The next day we watched as about 65 sailboats arrived and anchored, and often re-anchored, in Cook's Bay. It was great to see so many of the people we have met through the Pacific Puddle Jump. That evening the Bali Hai hosted a cocktail party, dinner and traditional dancing. The next day we participated in traditional outrigger canoe races, traditional Polynesian crafts and games, a traditional lunch, more dancing and prizes.

We need to get Heather to Bora Bora by July 2 for her flight home to Victoria. We will not have enough time to explore both of the islands that are between Moorea and Bora Bora, so we asked Heather to read about Hauhine and Raiatea islands in the guide books and...we are off to Raiatea!

Saturday, June 27, 2015

A Couple of Days in Tahiti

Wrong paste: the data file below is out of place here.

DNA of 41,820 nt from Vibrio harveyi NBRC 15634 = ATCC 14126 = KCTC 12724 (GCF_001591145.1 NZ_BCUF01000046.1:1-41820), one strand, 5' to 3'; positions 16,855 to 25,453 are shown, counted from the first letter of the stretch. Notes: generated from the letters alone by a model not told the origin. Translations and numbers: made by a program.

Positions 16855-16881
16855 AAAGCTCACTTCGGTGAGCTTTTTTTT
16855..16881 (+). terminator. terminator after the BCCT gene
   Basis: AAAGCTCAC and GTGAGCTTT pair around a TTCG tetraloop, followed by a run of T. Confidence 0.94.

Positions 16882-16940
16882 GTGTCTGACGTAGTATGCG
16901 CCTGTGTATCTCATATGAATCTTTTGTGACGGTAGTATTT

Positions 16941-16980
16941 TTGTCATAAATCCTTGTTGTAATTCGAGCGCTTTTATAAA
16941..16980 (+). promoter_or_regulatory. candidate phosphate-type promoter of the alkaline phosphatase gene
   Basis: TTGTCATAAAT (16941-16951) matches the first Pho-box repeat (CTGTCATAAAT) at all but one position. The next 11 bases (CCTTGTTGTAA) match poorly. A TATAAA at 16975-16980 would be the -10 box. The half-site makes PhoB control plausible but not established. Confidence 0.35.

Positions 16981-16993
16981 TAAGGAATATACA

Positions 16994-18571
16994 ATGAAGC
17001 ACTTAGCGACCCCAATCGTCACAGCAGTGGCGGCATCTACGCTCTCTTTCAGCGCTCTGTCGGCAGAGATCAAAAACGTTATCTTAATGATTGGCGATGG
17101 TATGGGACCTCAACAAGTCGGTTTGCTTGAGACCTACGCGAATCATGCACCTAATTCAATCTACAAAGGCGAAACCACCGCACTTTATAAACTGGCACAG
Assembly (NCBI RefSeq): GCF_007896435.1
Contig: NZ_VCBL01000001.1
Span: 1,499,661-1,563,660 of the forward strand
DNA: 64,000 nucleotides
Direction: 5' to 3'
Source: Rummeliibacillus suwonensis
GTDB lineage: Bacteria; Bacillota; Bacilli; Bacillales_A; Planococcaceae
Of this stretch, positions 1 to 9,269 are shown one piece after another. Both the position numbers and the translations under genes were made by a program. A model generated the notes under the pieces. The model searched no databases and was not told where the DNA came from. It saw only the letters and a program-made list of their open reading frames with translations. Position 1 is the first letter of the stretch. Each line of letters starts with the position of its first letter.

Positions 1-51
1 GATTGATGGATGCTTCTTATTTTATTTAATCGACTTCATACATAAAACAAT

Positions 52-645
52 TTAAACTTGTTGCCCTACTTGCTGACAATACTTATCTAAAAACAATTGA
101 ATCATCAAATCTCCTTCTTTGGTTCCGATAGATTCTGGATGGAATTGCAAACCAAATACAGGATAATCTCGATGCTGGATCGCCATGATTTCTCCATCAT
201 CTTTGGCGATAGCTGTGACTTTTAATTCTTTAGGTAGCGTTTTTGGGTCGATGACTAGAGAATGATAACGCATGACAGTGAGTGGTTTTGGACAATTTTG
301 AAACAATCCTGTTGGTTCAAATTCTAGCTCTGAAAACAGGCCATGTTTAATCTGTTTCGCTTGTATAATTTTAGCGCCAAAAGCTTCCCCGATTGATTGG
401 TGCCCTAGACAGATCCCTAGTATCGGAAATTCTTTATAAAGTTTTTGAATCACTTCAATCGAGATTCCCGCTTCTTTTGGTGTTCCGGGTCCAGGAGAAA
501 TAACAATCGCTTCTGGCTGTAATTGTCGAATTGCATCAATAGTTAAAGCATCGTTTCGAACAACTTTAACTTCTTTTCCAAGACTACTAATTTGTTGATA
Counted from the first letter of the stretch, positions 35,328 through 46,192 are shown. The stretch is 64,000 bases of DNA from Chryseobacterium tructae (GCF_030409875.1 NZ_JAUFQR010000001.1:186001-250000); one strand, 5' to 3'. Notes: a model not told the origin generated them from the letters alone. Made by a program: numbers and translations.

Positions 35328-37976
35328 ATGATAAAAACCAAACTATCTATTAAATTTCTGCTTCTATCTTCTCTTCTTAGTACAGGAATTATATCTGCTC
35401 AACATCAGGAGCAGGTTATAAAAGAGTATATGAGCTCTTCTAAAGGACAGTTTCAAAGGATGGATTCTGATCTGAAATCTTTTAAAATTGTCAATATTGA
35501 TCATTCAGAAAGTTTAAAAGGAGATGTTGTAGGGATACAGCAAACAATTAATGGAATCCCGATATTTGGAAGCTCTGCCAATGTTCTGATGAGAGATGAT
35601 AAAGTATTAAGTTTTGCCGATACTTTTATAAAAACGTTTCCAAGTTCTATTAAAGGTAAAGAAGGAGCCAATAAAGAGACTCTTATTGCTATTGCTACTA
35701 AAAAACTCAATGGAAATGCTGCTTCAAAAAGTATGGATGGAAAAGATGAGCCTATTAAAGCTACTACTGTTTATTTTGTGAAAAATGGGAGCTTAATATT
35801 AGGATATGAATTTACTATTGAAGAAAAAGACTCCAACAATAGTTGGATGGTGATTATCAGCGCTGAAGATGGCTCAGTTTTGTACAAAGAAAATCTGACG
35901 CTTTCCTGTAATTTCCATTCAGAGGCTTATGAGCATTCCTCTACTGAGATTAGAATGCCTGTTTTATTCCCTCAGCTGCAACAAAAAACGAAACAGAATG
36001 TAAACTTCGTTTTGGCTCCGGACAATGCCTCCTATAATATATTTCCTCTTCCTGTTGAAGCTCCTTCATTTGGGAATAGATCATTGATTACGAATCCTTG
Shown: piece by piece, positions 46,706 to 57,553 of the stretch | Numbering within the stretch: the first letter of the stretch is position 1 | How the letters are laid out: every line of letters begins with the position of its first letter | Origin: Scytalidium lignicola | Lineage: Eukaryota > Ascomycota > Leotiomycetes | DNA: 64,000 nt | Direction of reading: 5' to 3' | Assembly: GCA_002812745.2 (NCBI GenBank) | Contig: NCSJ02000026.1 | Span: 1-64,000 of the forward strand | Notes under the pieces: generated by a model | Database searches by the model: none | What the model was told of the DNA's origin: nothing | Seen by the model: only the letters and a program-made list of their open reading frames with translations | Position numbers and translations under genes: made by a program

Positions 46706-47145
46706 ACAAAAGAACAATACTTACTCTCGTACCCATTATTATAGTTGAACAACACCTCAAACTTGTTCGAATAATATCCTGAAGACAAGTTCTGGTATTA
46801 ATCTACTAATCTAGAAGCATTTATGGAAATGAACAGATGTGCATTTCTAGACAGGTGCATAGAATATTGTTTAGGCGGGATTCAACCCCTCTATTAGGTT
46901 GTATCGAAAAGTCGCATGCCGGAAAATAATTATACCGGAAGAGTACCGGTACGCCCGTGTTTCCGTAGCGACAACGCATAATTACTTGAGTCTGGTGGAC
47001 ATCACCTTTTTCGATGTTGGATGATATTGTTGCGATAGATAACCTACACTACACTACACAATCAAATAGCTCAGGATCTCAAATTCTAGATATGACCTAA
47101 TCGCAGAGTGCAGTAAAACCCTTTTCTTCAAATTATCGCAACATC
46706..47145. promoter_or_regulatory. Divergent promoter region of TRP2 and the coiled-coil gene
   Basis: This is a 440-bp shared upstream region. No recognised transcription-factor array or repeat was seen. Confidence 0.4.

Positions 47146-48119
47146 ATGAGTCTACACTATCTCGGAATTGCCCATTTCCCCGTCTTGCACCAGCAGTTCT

We awoke in the bay protected by Point Venus, Tahiti. We were tired from the rough passage from Tikehau. Some cruising friends knew we had pulled in overnight and radioed to tell us the new marina in Papeete, the capital of Tahiti and just around the corner from Point Venus, was having a half price opening special. After the rough passage, we weren't too keen on continuing on to Moorea right away, even though it would just be 3-4 hours. Then we heard there was fresh water right on the dock at the new marina and several friends were there.....so we went there and ended up staying 3 nights!